Good morning ... A special election in a district President Trump won by 20 points was too close to call; the president fired the secretary of state; and Trump's personal assistant was escorted out of the West Wing, reportedly because of an investigation into his finances. All in the past 24 hours.
This pace is not strictly a health care issue, but if it keeps up, it might be an issue for my doctor.
Right to try again
Why we spend so much on health care
A new study published in the Journal of the American Medical Association reiterates 3 important things that health care wonks already know, but which our political system can't seem to internalize:
- The U.S. spends wildly more than other countries, including other rich countries, on health care.
- The U.S. does not have better health outcomes — all that money isn't buying us better health.
- We also don't use that much more health care than other countries. We just pay much higher prices for what we do use.
By the numbers: Compared with 10 other high-income countries, a smaller proportion of the U.S. population has health care coverage. We have about the same number of doctors and, per capita, we used about the same amount of several key services.
- But administrative spending accounted for about 8% of our health care dollars, compared with 1%–3% abroad.
- Our per capita spending on prescription drugs is $1,443 per person; other countries' ranged from $466 to $939. Salaries for doctors and nurses are also higher here.
Why it matters: As we've said before, if you want to spend less money on health care, somebody in the health care system has to get less money, which is what makes it so difficult. And there's certainly an argument for spending a lot on health care — but you'd hope to be healthier as a result.
Abortion issue threatens ACA package
Efforts to reduce individual market premiums could end up being tanked by a partisan fight over abortion. This isn’t not the only outstanding issue, but it’s a big one, my colleague Caitlin Owens reports.
What's happening, per Caitlin:
- The Affordable Care Act bans federal dollars from being used for abortion coverage. Plans receiving federal subsidies can still offer abortion coverage — it just has to be paid for by funds brought in through premiums.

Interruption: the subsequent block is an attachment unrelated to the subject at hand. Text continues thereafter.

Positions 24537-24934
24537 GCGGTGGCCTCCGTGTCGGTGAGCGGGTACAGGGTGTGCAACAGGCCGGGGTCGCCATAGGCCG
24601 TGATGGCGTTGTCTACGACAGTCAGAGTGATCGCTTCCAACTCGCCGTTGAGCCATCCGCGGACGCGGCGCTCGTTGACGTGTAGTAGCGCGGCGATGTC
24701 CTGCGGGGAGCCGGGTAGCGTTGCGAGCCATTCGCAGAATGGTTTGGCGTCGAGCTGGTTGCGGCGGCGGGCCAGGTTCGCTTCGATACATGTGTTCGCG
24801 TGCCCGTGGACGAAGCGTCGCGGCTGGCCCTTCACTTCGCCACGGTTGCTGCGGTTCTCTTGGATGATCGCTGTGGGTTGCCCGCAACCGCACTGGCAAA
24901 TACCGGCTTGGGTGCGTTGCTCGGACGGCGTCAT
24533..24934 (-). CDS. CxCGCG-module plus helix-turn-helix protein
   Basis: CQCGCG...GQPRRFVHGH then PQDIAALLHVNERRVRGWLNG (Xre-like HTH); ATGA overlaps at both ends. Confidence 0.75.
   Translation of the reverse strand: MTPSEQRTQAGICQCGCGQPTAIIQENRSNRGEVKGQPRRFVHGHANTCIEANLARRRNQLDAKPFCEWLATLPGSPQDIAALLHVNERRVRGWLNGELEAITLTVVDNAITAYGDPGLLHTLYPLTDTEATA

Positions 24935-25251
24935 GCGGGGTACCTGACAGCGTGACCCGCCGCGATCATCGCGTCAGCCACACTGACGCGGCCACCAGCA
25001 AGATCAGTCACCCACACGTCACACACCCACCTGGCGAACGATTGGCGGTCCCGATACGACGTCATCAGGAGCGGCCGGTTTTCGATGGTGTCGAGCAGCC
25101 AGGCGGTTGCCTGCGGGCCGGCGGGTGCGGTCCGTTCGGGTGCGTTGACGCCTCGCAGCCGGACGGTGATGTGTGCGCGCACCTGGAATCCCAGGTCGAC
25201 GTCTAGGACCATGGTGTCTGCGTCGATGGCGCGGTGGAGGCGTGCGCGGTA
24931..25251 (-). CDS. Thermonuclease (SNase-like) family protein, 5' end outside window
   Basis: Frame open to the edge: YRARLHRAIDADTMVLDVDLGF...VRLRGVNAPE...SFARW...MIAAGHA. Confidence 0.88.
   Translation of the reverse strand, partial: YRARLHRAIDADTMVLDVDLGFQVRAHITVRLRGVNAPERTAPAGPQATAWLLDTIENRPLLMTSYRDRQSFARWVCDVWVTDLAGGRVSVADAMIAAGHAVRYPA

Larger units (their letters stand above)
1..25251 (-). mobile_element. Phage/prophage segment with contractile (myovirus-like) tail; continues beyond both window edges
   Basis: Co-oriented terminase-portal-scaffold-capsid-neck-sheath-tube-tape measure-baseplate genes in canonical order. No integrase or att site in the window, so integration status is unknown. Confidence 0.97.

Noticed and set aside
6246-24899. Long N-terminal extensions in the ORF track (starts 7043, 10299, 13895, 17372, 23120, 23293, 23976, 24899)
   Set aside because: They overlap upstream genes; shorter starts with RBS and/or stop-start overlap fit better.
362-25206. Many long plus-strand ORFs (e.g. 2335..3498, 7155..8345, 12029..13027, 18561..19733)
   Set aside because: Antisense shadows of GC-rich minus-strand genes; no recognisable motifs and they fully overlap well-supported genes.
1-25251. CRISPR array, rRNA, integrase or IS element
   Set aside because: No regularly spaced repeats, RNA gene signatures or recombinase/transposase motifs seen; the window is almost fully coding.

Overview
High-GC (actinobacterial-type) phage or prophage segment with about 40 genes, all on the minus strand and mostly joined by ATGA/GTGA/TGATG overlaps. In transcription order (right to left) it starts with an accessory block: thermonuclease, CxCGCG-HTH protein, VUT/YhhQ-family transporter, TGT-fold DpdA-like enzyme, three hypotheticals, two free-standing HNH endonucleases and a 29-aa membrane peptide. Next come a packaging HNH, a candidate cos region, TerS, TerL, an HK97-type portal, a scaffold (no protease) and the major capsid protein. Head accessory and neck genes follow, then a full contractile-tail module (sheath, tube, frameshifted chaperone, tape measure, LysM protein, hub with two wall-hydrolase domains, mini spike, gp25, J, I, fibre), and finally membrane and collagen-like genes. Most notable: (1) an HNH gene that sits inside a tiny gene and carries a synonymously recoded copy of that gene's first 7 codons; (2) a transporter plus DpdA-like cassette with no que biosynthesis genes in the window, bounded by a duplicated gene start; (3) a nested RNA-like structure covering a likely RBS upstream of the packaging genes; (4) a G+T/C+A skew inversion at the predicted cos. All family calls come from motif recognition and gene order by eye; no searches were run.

- Republicans want to add additional anti-abortion language under which any plan offering abortion coverage couldn't receive federal cost-sharing subsidies.
- If that language is added, it’s safe to assume plans would decide not to include abortion coverage rather than lose the federal subsidy payment. (That’s because the subsidies reimburse them for a benefit they’d still be legally required to offer.)
The bottom line: Congress has been working on this package since September, and it has a powerful incentive to protect consumers from double-digit premium increases in the fall. But if an abortion fight scuttles the entire effort, it's one more indication of how dysfunctional Congress is right now.
One bizarre thing: Uploading your brain
Are you the type of person who would like to back up your brain, even if you have to be dead to do it?
If that doesn’t sound too weird to you — or even if it does — you should check out MIT Technology Review’s piece on Nectome, a startup that claims it can preserve your body so some future scientist can upload your brain to a computer.
The catch: You have to be dead. So the embalming chemicals would be pumped into your body while you’re alive. (Think of it as euthanasia.)
The price: A $10,000 deposit to join the waiting list. (It’s not like they can do all of this now.)
Key quotes: There are too many good ones, so here are our favorites.
“The user experience will be identical to physician-assisted suicide.”— Nectome co-founder Robert McIntyre
“I assume my brain will be uploaded to the cloud.”— Y Combinator creator Sam Altman, who paid the deposit
“Product-market fit is people believing that it works.”— McIntyre
MA insurers love Trump admin’s embrace
Health insurers are giddy at the prospect of improving their Medicare Advantage margins, and they think the Trump administration will help them, my colleague Bob Herman reports.
Flashback: The federal government said in February that the average Medicare plan’s payment would go up by 1.84% in 2019. Other policies affecting retiree plans and data collection also are favorable to the industry.
Fresh view: “We take it as a positive sign,” Steve Nelson, CEO of UnitedHealthcare, the largest Medicare Advantage insurer in the county, said at an industry conference yesterday. “We continue to be very bullish on the Medicare Advantage program and also our opportunity to grow market share.”
What to watch: Final 2019 Medicare Advantage payment policies will be released April 2.
What we're watching this week: HHS secretary Alex Azar testifies Thursday at a House Appropriations subcommittee hearing on HHS' budget request (details). VA secretary David Shulkin will also appear before House appropriators on Thursday.
Senate HELP Committee hearing Thursday on the 340B drug discount program.
Practical solutions: If you don't have $10,000 sitting around and/or aren't ready to die, a much easier way to create a backup of your brain is just to email me the knowledge it contains: firstname.lastname@example.org.